With all conferences and live entertainment work cancelled or postponed, South African rental company MGG based in Johannesburg put its 32 idle vehicles to good use during the Coronavirus lockdown.
MGG’s vehicles – ranging from 45ft artics to small run-around vans – offered the fleet for moving essential medical and other supplies during the crisis.
The concept came from the company’s MD Mark Gaylard when announced the plan through social media.
A Facebook post about the transport fleet which went on his own personal page was shared 400 times.
MGG is one of South Africa’s renowned full production rental companies.
The lighting department has a large stock of Robe moving lights – amongst others.
In fact, only a few weeks MGG unveiled its latest investment in Robe’s new Esprite LED Profiles.
MGG employs six full-time drivers and a raft of freelancers. Calls were slow to come in initially.
They have had calls to move anything from eggs and other foodstuffs and agricultural produce to steel and building materials.
Medical supplies like hand-sanitising products have been trucked from the docks in Durban, KZN, up to the commercial hub of Johannesburg. They even had a call to move a small business’s offices.
Gaylard said: “I quickly realised that the general transport and freight business is radically different from moving and delivering goods and trucking services in our core entertainment industry world.”
“It’s highly competitive and a lot of the work gets outsourced to those who don’t own their own vehicles. It’s definitely not an environment where you can just flip a switch and start moving goods as you might be used to. But it’s been extremely interesting.”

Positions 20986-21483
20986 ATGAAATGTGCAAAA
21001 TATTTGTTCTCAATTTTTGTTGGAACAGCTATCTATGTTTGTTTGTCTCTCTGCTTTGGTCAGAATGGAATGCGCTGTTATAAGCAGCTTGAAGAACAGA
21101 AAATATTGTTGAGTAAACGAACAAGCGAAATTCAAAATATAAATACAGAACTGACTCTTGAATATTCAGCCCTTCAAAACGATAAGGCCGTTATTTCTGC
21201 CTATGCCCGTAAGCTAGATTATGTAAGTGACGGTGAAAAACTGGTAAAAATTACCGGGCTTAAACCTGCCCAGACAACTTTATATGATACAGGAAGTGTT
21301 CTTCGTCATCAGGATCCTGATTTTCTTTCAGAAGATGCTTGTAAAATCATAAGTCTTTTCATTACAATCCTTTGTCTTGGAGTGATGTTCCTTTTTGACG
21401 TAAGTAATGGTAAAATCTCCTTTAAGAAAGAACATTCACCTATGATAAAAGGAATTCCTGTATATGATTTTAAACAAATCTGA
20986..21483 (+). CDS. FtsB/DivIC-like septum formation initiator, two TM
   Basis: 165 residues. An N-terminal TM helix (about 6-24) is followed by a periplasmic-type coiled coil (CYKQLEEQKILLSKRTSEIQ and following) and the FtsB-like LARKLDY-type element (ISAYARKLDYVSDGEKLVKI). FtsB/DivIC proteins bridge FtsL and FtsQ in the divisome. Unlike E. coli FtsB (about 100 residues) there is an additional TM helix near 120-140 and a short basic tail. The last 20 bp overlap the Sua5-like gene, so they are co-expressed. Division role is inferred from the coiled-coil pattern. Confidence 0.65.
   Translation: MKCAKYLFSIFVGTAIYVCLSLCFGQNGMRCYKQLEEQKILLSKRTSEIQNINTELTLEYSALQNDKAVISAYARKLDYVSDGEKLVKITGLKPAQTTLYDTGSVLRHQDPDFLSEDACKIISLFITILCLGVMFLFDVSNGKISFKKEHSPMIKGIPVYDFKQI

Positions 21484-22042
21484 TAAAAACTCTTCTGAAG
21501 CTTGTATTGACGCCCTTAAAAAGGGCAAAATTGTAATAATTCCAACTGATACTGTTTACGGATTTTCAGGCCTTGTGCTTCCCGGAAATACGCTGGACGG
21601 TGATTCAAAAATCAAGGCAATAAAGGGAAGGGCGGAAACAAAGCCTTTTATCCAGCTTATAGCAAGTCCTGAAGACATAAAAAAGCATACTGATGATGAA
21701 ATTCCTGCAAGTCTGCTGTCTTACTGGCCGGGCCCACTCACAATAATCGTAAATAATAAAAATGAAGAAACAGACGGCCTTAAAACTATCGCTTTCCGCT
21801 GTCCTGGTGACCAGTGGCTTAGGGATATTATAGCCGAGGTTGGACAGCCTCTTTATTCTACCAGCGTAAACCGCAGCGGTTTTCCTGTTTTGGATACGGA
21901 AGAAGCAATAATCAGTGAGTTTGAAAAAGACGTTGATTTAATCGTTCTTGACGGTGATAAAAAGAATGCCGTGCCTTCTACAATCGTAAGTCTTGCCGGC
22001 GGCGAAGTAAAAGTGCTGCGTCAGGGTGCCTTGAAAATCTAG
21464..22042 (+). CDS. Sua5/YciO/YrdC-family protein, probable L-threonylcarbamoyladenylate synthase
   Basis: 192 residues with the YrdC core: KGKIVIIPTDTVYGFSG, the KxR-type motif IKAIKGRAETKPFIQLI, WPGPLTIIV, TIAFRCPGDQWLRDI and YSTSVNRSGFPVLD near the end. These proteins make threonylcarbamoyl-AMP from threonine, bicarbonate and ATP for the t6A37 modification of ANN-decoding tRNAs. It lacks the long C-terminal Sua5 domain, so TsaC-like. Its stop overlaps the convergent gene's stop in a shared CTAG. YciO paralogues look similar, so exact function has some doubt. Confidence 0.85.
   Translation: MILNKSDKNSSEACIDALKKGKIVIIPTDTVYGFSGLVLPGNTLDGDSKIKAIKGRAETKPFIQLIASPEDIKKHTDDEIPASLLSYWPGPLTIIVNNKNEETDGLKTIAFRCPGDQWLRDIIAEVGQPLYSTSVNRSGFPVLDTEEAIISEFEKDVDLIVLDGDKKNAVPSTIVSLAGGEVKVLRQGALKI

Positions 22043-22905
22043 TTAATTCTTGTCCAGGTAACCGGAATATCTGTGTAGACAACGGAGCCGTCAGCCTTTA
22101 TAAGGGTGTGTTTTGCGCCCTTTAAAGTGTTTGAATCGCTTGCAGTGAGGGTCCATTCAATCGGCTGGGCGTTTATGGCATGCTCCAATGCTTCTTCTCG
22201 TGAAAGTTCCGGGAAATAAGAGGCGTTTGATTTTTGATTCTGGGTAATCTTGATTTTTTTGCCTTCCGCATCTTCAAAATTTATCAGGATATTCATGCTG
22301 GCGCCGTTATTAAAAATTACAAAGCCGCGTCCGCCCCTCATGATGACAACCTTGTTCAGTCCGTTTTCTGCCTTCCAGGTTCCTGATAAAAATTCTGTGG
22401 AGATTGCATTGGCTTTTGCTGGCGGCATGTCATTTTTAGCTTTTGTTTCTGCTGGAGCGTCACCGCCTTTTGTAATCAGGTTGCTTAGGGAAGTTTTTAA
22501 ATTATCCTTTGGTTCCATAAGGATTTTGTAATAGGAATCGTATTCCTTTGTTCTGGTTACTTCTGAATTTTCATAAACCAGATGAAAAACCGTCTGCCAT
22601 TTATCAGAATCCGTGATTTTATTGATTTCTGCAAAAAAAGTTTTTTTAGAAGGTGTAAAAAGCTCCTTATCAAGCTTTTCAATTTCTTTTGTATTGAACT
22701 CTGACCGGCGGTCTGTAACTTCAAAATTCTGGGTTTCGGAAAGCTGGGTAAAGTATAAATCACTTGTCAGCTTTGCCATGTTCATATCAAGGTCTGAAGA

The manufacturing side of MGG has also been furtively producing Covid-19 hazard warning signage while there are no shows going on, another area in which they have tried to use the time and talents of the workforce positively.
South Africa’s President Cyril Ramaphosa announced that the country was in a lockdown for three weeks from 26th March in a bid to stop the virus spreading.
Despite all that and the general economic situation even before Covid 19 having been extremely tough in SA for some time, Gaylard is optimistic about the future of the entertainment, meeting and conferencing and leisure industries.
“Live events, music, theatre, etc., are vibrant sectors, and people do love to congregate and enjoy each other’s company, energy and an atmosphere. When we come through this I think there will be a massive demand, while there may be some changes in the way we use remote networking technologies, people will still need and enjoy getting together, music fans will still want to experience bands and DJs live, theatre and moviegoers will still want to relax and escape for that time. We will bounce back.”